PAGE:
Namsa Leuba’s new photographic series reimagines the rites and rituals of the vodum religion in Benin
Namsa Leuba’s latest body of work, Weke, conjures up new narratives around the animist traditions of vodum (voodoo) in the Republic of Benin. The artist travelled through the region, which is the birthplace of voodoo, to meet priests and participate in ceremonies. She then cast her models locally and created elaborate costumes and props that helped her to construct a fantastical photographic series imbued with the symbols and rituals of this ancient religion. Her characters strike simple, strong poses in the twilight with colour and photo manipulation adding to the divine ambiance.
“The basic tenet of voodoo stipulates the continuity of all things both visible and invisible in the universe”
“The basic tenet of voodoo stipulates the continuity of all things both visible and invisible in the universe, a belief in the interconnectedness of the living, spirit and natural world,” Leuba explains. “My interest is based on my dual heritage, from a Guinean mother and a Swiss father. Growing up, I was exposed to the animist belief system of my mother’s family in Guinea, which was in stark contrast to my upbringing in Switzerland. These practices served as a vital point of connection to my ancestral roots. At the same time, the practices were exotic, stemming from an ideology that sits apart from Western belief systems.”
These themes are recurrent in Leuba’s most notable projects, including 2011’s Ya Kala Ben and 2016’s Inyakanyaka, through which she explores Western perspectives of African identities and the politics of the gaze going back to 19th century colonial photography of ‘the dark continent’. With Weke, she also questions the assumption that the world can be documented and verified through a lens or the naked eye.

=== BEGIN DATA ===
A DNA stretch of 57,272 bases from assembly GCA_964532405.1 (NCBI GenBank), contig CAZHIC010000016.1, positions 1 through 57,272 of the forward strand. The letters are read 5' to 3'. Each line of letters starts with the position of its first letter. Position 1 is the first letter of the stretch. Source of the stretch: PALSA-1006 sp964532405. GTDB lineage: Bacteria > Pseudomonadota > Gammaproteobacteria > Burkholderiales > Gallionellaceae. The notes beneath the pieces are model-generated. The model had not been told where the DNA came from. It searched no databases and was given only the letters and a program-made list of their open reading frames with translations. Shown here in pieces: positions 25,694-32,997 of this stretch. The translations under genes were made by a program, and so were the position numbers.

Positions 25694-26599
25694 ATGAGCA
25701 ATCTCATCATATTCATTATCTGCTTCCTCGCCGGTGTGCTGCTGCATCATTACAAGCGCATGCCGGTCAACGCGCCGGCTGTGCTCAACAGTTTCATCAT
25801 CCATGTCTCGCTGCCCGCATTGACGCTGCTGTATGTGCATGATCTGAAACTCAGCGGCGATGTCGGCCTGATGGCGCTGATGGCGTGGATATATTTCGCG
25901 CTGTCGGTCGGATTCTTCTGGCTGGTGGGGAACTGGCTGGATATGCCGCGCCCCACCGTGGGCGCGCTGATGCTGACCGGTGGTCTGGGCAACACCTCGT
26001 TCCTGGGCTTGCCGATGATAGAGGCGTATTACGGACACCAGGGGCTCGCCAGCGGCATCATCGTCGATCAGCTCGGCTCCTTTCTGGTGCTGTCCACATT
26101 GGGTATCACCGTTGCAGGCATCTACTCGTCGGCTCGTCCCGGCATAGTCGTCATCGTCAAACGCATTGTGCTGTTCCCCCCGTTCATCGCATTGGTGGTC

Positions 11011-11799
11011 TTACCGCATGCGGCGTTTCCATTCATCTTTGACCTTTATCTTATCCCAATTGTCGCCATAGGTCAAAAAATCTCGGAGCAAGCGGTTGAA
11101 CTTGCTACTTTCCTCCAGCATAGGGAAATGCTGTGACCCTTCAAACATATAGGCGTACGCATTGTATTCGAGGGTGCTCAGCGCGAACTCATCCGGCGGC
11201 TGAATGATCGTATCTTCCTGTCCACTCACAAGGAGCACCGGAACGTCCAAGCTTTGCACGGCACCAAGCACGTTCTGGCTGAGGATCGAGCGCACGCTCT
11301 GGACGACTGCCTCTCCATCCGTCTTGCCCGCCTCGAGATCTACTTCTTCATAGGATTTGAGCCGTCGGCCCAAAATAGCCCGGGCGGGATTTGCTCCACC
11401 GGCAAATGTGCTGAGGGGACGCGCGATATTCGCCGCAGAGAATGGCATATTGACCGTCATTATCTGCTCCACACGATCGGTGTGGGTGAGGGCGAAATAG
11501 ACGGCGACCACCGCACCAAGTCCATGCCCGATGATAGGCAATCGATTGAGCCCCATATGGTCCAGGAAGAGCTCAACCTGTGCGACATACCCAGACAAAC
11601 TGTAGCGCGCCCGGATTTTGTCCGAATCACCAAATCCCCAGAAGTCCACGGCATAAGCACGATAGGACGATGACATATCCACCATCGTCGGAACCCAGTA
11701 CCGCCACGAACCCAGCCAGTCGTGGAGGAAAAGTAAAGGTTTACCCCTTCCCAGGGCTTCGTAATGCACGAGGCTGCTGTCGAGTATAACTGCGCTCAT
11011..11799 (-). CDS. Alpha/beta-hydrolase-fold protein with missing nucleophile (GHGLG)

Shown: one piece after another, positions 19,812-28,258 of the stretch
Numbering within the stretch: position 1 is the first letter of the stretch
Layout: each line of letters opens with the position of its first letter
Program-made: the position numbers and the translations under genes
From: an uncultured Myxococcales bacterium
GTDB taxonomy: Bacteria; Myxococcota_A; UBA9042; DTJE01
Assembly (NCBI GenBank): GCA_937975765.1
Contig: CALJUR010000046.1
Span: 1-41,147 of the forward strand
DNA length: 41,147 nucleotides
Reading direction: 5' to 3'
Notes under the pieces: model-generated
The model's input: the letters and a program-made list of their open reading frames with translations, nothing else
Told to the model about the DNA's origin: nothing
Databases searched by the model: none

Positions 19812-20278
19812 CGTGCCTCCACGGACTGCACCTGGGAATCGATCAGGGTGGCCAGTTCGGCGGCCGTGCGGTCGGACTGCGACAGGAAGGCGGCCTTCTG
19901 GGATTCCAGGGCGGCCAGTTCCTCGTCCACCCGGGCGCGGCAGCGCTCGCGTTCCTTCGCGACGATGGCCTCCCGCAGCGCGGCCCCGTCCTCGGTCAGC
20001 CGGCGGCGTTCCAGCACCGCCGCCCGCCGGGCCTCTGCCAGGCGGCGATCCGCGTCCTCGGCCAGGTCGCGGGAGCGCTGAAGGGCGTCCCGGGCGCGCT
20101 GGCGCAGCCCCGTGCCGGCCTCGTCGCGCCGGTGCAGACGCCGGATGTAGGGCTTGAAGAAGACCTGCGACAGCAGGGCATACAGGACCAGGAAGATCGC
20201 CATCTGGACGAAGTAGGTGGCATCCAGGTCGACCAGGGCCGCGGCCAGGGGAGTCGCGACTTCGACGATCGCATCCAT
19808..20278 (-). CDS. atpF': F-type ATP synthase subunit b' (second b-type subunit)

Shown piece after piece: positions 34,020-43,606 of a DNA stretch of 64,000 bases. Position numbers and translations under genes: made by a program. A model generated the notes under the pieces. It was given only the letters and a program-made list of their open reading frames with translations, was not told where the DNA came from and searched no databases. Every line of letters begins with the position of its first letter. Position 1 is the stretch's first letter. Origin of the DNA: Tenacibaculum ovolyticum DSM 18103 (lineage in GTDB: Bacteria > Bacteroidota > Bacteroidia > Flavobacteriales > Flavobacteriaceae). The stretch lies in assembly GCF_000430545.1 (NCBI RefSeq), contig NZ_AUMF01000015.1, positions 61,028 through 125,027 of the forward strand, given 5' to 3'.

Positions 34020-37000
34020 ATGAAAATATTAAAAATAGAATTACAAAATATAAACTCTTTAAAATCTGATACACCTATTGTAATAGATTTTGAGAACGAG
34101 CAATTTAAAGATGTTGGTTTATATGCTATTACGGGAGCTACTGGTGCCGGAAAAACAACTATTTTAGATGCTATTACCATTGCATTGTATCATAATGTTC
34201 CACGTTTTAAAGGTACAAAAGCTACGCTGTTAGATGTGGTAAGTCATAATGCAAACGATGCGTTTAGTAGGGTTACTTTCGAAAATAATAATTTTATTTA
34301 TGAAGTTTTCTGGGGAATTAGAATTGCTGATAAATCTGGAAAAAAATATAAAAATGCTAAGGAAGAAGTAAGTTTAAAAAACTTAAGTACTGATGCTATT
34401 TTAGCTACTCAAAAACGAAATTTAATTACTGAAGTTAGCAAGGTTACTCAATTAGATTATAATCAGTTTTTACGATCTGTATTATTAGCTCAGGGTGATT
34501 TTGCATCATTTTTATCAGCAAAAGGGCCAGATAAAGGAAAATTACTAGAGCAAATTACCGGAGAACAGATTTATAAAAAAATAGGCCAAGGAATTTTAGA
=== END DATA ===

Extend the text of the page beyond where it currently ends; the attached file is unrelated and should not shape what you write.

“My images attempt to portray the concept of voodoo that cannot be depicted visually. The camera isolates cultural practices and transforms them into visual forms. Instead, I construct my images with the awareness of the cultural gaze, of the fragmented information that one receives when tradition is alienated from its source,” she says. “Using graphic elements inspired by paintings, I revisit the symbols of ancestral belief from a contemporary perspective. Through the adaptation of myths or fetishes attributable to ‘the other’, it is also the West’s view on these symbols that has been put to the test.”
The highly sought after emerging artist has exhibited worldwide, including with Nataal and Red Hook Labs at our 2016 New African Photography exhibition. Read our previous interview with Namsa Leuba here.
Words Helen Jennings
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Published on 10/01/2018